The CDE exam is a difficult and comprehensive assessment for men and women who wish to enter the fast-growing and rewarding field of diabetes education. The exam is prepared by the National Certification Board for Diabetes Instructors in cooperation with a team of testing experts.
The CDE exam features 200 multiple-choice questions, which must be completed within a total of four hours. Every version of the test includes 25 pretest questions that are used to develop future versions of the exam. These questions, impossible to identify, do not count toward the final score.
The CDE exam is divided into three parts: assessment (45 questions); intervention (112 questions); and program development and administration (18 questions).
Within the assessment domain, the exam addresses the assessment of learning and self-care behaviors; the assessment of medical, health, and psychosocioeconomic status; and the assessment of current knowledge and practices related to diabetes.
In the intervention domain, questions cover collaboration with the patient, family, caregiver, or healthcare team to develop a program; teaching and counseling related to the principles of diabetes care; review, evaluation, revision, and documentation; and follow-up and referral recommendations.
The program development and administration category reviews diabetes patient education programs, the evaluation of outcomes and quality, and the promotion of diabetes advocacy.
Immediately after completing the CDE exam, candidates will receive a score report from the test proctor. The score report will include the raw score (the number of questions answered correctly) and the scaled score (which takes into account the relative difficulty of the test version). The scale runs from 0 to 99, and the minimum passing score is 70. Those who do not pass the exam may retake it as many times as necessary.
CDE Exam Practice Test
1. Acanthosis nigricans presents as a brown to black pigmentation usually seen in the neck or armpit areas. In relation to diabetes, this may indicate
a. granuloma annulare.
b. diabetic dermopathy.
c. type 1 diabetes.
d. insulin resistance.
2. The large fluid-filled blister that is most often seen on the hands and the feet of individuals with diabetes is a
a. diabetic bulla.
b. diabetic dermopathy.
c. granuloma annulare.
d. diabetic thick skin.
3. Which of the following are current diagnostic criteria used for the diagnosis of diabetes?
a. fasting plasma glucose (PG) >126 mg/dl, casual PG >200 mg/dl with symptoms of diabetes, and/or glycated hemoglobin A1c (A1c) >6.0%
b. oral-glucose-tolerance test (OGTT) with 2 hour PG >200 mg/dl and/or A1c >6.0%
c. OGTT with 2-hour PG >200 mg/dl, fasting PG >126 mg/dl, and/or casual PG >200 mg/dl with symptoms of diabetes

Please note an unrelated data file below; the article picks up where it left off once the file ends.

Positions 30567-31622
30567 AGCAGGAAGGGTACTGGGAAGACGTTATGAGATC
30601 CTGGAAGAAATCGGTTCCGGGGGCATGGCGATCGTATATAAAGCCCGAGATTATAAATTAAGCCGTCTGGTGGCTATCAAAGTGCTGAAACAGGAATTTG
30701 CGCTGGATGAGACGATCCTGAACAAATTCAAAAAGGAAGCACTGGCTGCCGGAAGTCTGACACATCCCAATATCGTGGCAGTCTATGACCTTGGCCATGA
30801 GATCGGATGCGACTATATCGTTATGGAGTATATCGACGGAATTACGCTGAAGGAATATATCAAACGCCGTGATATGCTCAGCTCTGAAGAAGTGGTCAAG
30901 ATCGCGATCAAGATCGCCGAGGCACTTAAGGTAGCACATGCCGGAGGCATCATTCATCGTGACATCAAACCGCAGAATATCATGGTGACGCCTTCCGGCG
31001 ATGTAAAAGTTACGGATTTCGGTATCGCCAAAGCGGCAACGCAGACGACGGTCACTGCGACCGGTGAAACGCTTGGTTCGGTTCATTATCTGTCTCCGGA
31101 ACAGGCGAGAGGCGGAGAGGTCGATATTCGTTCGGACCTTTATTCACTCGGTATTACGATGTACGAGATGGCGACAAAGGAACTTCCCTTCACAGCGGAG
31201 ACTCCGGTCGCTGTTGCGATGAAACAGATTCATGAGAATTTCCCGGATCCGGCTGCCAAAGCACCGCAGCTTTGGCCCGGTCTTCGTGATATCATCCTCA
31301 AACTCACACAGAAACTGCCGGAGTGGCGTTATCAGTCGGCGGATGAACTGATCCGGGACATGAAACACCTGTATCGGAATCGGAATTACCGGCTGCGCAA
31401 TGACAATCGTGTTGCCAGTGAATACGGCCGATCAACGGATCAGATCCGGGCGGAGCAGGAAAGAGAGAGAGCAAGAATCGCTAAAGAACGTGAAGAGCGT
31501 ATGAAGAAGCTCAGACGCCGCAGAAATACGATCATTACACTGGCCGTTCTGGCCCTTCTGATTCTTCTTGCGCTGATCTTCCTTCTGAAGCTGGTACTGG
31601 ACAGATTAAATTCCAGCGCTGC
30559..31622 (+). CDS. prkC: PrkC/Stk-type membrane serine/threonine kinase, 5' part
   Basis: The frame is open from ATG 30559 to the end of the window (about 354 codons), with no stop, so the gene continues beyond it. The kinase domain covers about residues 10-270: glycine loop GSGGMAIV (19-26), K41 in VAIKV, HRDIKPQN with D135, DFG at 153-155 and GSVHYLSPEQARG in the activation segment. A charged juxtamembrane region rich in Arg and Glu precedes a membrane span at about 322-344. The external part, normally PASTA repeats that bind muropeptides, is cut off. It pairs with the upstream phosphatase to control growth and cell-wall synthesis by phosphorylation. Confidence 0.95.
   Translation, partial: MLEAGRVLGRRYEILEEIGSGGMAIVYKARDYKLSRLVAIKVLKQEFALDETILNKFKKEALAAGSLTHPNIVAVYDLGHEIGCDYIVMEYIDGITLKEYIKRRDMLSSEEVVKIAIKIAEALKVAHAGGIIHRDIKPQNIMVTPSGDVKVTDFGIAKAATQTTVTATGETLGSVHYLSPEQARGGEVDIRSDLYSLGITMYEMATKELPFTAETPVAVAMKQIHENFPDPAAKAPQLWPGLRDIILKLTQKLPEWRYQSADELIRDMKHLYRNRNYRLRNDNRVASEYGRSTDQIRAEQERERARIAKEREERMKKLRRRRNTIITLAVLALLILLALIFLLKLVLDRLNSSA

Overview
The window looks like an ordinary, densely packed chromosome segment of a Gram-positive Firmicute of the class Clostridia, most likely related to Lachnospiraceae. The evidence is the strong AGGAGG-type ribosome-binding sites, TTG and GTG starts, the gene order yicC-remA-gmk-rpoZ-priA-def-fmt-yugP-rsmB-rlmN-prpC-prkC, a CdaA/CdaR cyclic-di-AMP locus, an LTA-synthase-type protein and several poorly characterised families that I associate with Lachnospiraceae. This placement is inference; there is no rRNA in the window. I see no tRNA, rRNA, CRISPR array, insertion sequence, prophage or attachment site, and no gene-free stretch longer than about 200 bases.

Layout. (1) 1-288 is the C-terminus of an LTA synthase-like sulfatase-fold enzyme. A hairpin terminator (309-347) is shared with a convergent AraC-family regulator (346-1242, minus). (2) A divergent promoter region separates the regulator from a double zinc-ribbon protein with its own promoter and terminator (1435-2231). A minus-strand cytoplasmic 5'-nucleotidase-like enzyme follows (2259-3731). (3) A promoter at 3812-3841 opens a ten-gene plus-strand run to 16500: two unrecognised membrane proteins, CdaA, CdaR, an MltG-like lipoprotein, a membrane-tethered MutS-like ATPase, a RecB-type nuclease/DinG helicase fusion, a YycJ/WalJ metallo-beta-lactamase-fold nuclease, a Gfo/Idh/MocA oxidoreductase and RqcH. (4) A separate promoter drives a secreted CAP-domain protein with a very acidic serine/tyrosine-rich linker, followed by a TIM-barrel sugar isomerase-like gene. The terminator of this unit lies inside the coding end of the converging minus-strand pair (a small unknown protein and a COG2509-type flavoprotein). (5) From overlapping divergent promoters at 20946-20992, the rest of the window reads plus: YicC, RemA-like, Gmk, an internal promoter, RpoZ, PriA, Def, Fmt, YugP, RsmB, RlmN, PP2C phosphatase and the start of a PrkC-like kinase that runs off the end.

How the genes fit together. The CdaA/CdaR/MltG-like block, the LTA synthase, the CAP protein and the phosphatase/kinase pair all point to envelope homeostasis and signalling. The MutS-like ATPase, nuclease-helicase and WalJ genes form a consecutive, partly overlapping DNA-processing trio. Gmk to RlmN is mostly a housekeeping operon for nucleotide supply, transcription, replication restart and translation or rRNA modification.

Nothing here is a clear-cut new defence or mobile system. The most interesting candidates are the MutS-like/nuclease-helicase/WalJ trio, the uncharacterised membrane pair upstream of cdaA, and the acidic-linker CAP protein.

d. fasting PG >100 mg/dl, A1c >6.5%, OGTT >200 mg/dl with symptoms of diabetes, and/or casual PG > 200 mg/dl with symptoms of diabetes
4. Which statement is part of the key concepts for setting glycemic goals in children with type 1 diabetes?
a. Goals should be individualized, and lower goals may be reasonable based on benefit-risk assessment.
b. Plasma glucose goals should be higher than those listed for children with frequent hypoglycemia or hypoglycemia unawareness.
c. Postprandial blood glucose values should be measured when a disparity exists between preprandial blood glucose values and A1c levels.
d. All of the above.
5. PG goals in pregnancy are
a. <100 mg/dl fasting and <120 mg/dl 2 hours postprandial.
b. <105 mg/dl fasting and <120 mg/dl 2 hours postprandial.
c. 60-90 mg/dl before each meal and at bedtime and <120 mg/dl 1 hour postprandial.
d. 70-90 mg/dl before each meal and at bedtime and <120 mg/dl 2 hours postprandial.
1. D: There are eight types of acanthosis nigricans. When seen in young adults, this can alert the clinicians caring for these individuals of the need for diabetes screening. When seen with type 2 diabetes, it is usually related to obesity; weight loss to decrease insulin resistance and improve blood glucose control can improve it. Acanthosis nigricans should always be evaluated because it can also be an indication of cancer in an internal organ, particularly when it occurs in older individuals.
2. A: A diabetic bulla is a large fluid-filled blister seen in individuals who have had diabetes for many years and in those who have neuropathy. The blister can be aspirated while preserving the skin over the blister. Treatment involves cleaning and topical antibiotics to reduce the chance of infection. Infection prevention should be the main focus of treatment.
3. C: This answer includes all of the ADA criteria for the diagnosis of diabetes. The tests used to diagnosis diabetes must be confirmed through retesting on another day.
4. D: These are the key concepts set forth by the ADA: standards of medical care in diabetes – 2009 position statement.5. C: This answer includes the ADA’s most recent recommendations for PG control in pregnancy. It is well established that the children born to women with diabetes have an increased risk of congenital malformations, macrosomia, and other medical issues. Maintaining PG as near to normal as possible during the pregnancy is indicated to reduce risk.
CDE Exam Video Review
CDE Exam Type 2 Diabetes Training:
Last Updated: 04/12/2013